I got an email from a colleague (reprinted with permission):
Please settle a bet between me and [another colleague]. One of us maintains that without borrowing and lending, no interest rate could arise. The other of us takes the view that there is always time preference, and this guarantees an interest rate, even in the absence of borrowing and lending (for example, this option has not yet been discovered). Even in this case, one of us maintains, there will be a gap between what workers are paid for goods that are immediately sold, and what workers of equal productivity are paid for goods that don’t come onto the market for a year.
Before I jump in, I want to note that this writer is committed to objectivity; notice that he didn’t say, “I think X, but so-and-so thinks Y, who’s right?” Because then he would have biased me in favor of either the guy I like more, or the guy who is scarier.
But, I will in turn be crafty, and not simply choose which position I endorse. Rather, I will make a series of what I hope are true statements about the way economists should approach these issues, then I will let my colleagues determine who wins the bet.
(1) Economists often make a distinction between an actual market price in a transaction, versus a “hypothetical price” that we imagine must be the case in order to complete our model. For example, suppose we have a group of potential workers and potential employers, and that we know their preferences for leisure/wages and output/money. Every day we can compute what the market-clearing wage is. Now suppose that on a religious holiday, the market-clearing wage is $82/hour, at which price the total quantity supplied and demanded of labor is 0 hours. (Nobody wants to work on this very holy day, and the wage needs to be $82/hour in order to make no employer want to hire even a single hour of labor.) So it’s fine to academically say, “The wage is $82/hour even though no wages are paid,” but on the other hand, in the real world we would have no way of actually knowing that. We couldn’t actually observe what the wage was, so if someone said, “Nope, I don’t see any wages being paid today, so they don’t exist,” then that would be a perfectly defensible statement too.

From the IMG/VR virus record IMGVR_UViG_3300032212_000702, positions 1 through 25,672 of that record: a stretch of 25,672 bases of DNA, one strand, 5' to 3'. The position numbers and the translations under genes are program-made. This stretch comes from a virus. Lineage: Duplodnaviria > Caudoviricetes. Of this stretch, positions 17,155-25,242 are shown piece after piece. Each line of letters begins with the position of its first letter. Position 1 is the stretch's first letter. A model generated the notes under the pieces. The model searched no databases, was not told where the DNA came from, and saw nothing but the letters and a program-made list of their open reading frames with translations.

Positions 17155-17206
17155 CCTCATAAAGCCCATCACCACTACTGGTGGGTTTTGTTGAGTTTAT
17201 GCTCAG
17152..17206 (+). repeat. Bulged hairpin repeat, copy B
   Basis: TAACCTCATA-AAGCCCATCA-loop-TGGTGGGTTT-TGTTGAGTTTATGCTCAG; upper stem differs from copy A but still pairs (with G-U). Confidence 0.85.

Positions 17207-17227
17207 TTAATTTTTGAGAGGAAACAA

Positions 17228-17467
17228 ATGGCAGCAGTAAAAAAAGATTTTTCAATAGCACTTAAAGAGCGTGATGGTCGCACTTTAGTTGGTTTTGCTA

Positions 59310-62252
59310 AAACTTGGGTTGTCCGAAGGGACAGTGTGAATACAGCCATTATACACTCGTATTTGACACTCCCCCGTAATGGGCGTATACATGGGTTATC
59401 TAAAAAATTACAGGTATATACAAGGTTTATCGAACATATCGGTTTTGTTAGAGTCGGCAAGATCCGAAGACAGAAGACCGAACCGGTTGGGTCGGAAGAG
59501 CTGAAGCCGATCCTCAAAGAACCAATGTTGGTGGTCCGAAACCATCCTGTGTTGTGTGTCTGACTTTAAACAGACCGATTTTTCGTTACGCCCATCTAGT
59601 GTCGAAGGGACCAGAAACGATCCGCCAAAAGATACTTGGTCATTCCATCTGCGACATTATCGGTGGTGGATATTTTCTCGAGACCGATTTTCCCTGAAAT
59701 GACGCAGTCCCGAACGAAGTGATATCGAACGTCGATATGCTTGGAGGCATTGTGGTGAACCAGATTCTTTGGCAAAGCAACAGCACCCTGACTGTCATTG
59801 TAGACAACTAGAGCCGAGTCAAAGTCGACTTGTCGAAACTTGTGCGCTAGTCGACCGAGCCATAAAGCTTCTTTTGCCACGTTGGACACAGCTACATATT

(2) It is possible for people to earn what everybody would describe as “interest on their invested financial capital” even in situations without explicit lending at a contractual interest rate. For example, suppose it’s December 1 and people would pay $110 for a mature Christmas tree right now, but would only pay $100 for an airtight claim entitling them to delivery of a mature Christmas tree in a year. Furthermore, everyone expects (correctly) that this structure of market prices will be the same, a year from now. In equilibrium, this means that a capitalist could spend $100 today buying a Christmas-tree-that-needs-another-year-to-grow and then hold it for a year. (I’m neglecting any other expenses, including the opportunity cost of the land on which the tree grows.) After a year passes, he sells the mature tree for $110. In general this type of discounting will be applied to factors of production (including labor), and that’s how capitalists earn interest even when they don’t formally lend out a sum of money at a contractual interest rate. Indeed, this is what Bohm-Bawerk referred to as “originary interest” which he (and subsequent Austrians) thought of as more general than the specific offshoot of contractual loans. If you want to see more on this, read up on Bohm-Bawwerk’s masterful demolition of the socialist exploitation theory of interest.
(3) Ah but let me come back full circle: Austrians tend to argue that without money prices various things are metaphorical at best. For example we can vaguely talk about economic calculation in a barter world, but you really need explicit money prices for true accounting to take place. So that’s why I argue in my dissertation for a monetary (as opposed to a “real”) approach to interest theory, where ultimately the market rate of interest is “set” in the explicit, contractual loan market and then the implicit discounts (which also include risk) are adjusted in other intertemporal markets.